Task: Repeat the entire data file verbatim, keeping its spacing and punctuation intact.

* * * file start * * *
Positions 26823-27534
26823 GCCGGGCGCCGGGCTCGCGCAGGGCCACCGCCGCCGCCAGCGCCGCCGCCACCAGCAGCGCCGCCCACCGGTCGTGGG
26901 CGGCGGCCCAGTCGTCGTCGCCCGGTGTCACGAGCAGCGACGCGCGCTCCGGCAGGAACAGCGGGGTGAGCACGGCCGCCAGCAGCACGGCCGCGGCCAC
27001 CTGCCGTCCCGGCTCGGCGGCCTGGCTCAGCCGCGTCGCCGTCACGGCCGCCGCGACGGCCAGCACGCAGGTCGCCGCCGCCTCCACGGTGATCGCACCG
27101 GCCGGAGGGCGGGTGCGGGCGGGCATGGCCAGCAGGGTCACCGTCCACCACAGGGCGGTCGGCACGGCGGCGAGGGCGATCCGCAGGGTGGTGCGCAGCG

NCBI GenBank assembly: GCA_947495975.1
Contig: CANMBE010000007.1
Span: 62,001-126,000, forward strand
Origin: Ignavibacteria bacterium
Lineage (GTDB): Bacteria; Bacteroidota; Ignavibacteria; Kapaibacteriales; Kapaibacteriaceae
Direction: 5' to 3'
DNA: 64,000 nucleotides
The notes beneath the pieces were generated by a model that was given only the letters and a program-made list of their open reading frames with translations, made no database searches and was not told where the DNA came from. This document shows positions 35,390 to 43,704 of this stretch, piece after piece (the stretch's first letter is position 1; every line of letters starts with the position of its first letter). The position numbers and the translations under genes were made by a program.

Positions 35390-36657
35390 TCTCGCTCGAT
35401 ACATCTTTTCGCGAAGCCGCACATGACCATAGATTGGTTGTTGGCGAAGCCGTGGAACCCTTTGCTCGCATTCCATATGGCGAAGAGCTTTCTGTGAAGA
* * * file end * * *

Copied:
Positions 26823-27534
26823 GCCGGGCGCCGGGCTCGCGCAGGGCCACCGCCGCCGCCAGCGCCGCCGCCACCAGCAGCGCCGCCCACCGGTCGTGGG
26901 CGGCGGCCCAGTCGTCGTCGCCCGGTGTCACGAGCAGCGACGCGCGCTCCGGCAGGAACAGCGGGGTGAGCACGGCCGCCAGCAGCACGGCCGCGGCCAC
27001 CTGCCGTCCCGGCTCGGCGGCCTGGCTCAGCCGCGTCGCCGTCACGGCCGCCGCGACGGCCAGCACGCAGGTCGCCGCCGCCTCCACGGTGATCGCACCG
27101 GCCGGAGGGCGGGTGCGGGCGGGCATGGCCAGCAGGGTCACCGTCCACCACAGGGCGGTCGGCACGGCGGCGAGGGCGATCCGCAGGGTGGTGCGCAGCG

NCBI GenBank assembly: GCA_947495975.1
Contig: CANMBE010000007.1
Span: 62,001-126,000, forward strand
Origin: Ignavibacteria bacterium
Lineage (GTDB): Bacteria; Bacteroidota; Ignavibacteria; Kapaibacteriales; Kapaibacteriaceae
Direction: 5' to 3'
DNA: 64,000 nucleotides
The notes beneath the pieces were generated by a model that was given only the letters and a program-made list of their open reading frames with translations, made no database searches and was not told where the DNA came from. This document shows positions 35,390 to 43,704 of this stretch, piece after piece (the stretch's first letter is position 1; every line of letters starts with the position of its first letter). The position numbers and the translations under genes were made by a program.

Positions 35390-36657
35390 TCTCGCTCGAT
35401 ACATCTTTTCGCGAAGCCGCACATGACCATAGATTGGTTGTTGGCGAAGCCGTGGAACCCTTTGCTCGCATTCCATATGGCGAAGAGCTTTCTGTGAAGA